Weather-related injury crashes reported


Two people were transported by squad to Mary Rutan Hospital following a crash about 9:30 a.m. Tuesday on State Route 235 at County Road 13. 


Snow emergency lifted

Logan County Sheriff Andrew J. Smith lifted the level 1 snow emergency about 9 a.m. Wednesday.


United Way releases more than $500k in agency funding

Four new Funded Agencies highlight allocations process

Donor dollars from last fall’s United Way campaign will touch four new agencies in 2016 as overall community support in Logan County tops last year’s totals by more than $25,000.

Volunteers recently completed the allocations process to divide money raised during the fall campaign. 26 programs of 21 local agencies will receive at least $463,175. An additional $76,825 has been set aside for use throughout the coming year. The $540,000 earmarked for direct services to Logan County residents betters last year’s total by $25,090.

Community Action Organization, LifeCare Alliance, Logan County Neighborhood Outreach Centers, and Transportation Logan County are new United Way agencies. Low-income residents will be able to receive free help preparing their income taxes to maximize returns they are rightfully owed via Community Action’s VITA program. Shut-in will receive daily visits and food through LifeCare Alliance’s meals-on-wheels service. Children will have access to summer lunches and back-to-school supplies at the Neighborhood Outreach Centers in Bellefontaine, Russells Point, Chippewa, and DeGraff. And seniors can get a free ride to and from doctors’ appointments, shopping, or other errands via Transportation Logan County.

“It is always a challenge to be good stewards of the donors’ money and prioritize where those funds should go when so many agencies are doing good work, particularly when we have years that we have not been able to provide all of the funding an agency requests,” said Krista Adelsberger, Principal at Bellefontaine Intermediate School and a United Way Allocations volunteer.

Such was the case this year, as funding requests were 31.8% higher than what was allocated a year ago. The fall campaign has generated $701,000 to date (97.3% of the $720,000 goal), meaning tough decisions had to be made. 16 of the 23 agencies requesting funding in the annual allocations cycle were granted their full funding request.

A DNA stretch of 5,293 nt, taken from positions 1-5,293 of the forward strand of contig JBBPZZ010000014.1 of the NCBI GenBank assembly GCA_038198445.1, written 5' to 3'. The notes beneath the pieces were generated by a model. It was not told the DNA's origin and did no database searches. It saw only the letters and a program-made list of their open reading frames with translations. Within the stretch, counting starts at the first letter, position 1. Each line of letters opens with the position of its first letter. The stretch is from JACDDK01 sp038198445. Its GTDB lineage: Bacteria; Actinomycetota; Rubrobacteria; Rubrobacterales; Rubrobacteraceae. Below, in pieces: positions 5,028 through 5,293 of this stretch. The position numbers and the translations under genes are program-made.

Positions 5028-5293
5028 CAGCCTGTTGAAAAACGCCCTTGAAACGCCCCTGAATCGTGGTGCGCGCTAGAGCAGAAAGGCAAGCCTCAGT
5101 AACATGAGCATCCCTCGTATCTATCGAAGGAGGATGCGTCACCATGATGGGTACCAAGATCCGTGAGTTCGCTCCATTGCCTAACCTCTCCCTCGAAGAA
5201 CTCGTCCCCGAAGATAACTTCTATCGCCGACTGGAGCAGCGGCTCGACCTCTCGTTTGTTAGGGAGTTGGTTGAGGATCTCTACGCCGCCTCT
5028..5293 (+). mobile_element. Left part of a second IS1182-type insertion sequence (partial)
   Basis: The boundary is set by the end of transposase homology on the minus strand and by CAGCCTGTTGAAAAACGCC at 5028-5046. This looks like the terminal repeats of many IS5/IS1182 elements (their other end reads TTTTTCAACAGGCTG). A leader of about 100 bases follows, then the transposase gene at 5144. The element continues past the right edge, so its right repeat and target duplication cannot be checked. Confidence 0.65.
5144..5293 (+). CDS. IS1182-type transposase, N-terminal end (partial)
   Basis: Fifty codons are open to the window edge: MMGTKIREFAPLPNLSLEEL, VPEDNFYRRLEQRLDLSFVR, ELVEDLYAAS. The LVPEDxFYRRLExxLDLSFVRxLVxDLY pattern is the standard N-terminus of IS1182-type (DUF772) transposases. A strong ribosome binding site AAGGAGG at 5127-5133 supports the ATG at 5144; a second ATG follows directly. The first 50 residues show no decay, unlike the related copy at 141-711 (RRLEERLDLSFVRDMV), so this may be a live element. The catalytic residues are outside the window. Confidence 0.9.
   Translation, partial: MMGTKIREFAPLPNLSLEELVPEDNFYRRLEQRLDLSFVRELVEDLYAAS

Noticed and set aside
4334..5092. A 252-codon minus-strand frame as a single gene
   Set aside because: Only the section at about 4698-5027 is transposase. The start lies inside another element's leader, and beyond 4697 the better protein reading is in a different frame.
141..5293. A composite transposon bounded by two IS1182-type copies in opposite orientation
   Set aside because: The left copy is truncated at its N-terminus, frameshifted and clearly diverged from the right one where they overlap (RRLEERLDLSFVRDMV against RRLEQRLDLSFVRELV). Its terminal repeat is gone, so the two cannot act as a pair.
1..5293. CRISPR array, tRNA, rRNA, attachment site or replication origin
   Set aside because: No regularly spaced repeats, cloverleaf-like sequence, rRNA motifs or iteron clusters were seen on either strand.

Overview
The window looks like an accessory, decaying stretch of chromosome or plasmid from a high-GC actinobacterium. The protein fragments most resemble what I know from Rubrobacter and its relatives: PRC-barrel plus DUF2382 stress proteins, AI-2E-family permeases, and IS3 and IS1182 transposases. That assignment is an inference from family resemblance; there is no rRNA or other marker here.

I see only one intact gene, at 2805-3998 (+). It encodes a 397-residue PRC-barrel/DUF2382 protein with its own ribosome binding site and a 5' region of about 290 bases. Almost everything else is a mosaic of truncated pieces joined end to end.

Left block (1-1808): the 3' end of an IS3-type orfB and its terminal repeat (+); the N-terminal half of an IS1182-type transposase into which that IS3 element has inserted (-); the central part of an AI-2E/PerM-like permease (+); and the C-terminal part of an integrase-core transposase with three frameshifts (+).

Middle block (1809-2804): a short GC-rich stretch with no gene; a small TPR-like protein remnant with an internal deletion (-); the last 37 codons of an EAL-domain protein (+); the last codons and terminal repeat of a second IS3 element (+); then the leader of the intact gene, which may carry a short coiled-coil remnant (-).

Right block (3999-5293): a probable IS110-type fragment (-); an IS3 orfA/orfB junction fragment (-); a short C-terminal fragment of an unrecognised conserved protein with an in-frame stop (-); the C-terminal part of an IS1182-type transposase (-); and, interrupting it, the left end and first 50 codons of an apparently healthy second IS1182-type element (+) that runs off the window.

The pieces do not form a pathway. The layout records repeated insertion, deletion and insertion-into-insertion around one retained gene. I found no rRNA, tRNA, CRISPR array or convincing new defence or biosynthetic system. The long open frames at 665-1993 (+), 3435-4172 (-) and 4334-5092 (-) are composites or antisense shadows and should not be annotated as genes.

Catholic Charities of Southwest Ohio, United Way’s top-funded agency in 2016, received its request of $80,000 to administer a pair of critical programs. The Helping Hands project provides up to $300 per year for financial emergencies such as rent or utility assistance. The Second Harvest Food Bank provides food for 11 food pantries throughout Logan County and brings its mobile pantry to additional locations four times a month.

Universal Home Health and Hospice received its request of $40,000 to conduct its Caring Hearts program, providing free in-home health care to terminally ill patients and their families.

Warm Clothes for Kids received its $40,000 request to outfit school-aged children in grades K-8.

The Our Daily Bread soup kitchen of Lutheran Community Services received its $35,000 request to provide a free, warm meal Mondays through Fridays to anyone who shows up at its 223 Oakland Square location.

Logan County Cancer Society received its $30,000 request to provide direct financial assistance to cancer patients.

United Way’s Allocations Committee volunteers interviewed representatives from each agency requesting donor dollars in November, reviewed pages of documentation and engaged in extensive discussion before making its recommendation to the United Way Board.  

“We have committee members with expertise in finances, law, and the workings of various social service agencies,” said Bill Montgomery, an attorney with Smith Smith Montgomery and Chamberlain and a longtime Allocations Committee volunteer. “This enables us to take a critical look at the effectiveness of our agencies so that we can make certain that they are using the funds wisely and precisely for the programs that we have authorized.

“Also, we have taken a very positive step over the last few years by basing the use of United Way dollars on how the agencies address the real deficiencies in our community. Instead of having the committee members decide these, we have actually used the broad-based Community Needs Assessment completed in 2012 and 2015 with input from all segments of society so that we can more effectively serve the true needs of our community.”

Final results of United Way’s 2015-16 campaign will be announced in February.

Organizations wishing to access United Way dollars available through the Community Impact Fund for new projects and initiatives to serve unmet needs in Logan County in 2016 may do so by contacting United Way for an application. $66,825 has been set aside for these opportunities. An additional $10,000 was earmarked for United Way’s Youth Allocations process administered by high school juniors and seniors participating in the organization’s year-long leadership development program.

It’s the mission of United Way of Logan County to facilitate successful agency partnerships that enable a safe, healthy, and caring community. More than just a fundraiser, United Way collaborates with businesses, non-profits, government, and civic organizations to help meet the social service needs of the community.

For more information, visit or call (937) 592-2886.


Volunteers from United Way’s Allocations Committee oversaw a four-month process to determine how tovbest spend donations given during the 2015-16 campaign. From left to right: David Willoby, Heidi Reser, Emily Krieger, Bill Montgomery, Tim O’Rielley (Committee Chair), Janet Siders, Karey Thompson, Krista Adelsberger, Nita Wilkinson, and Scott Elliott. (PHOTO | UNITED WAY)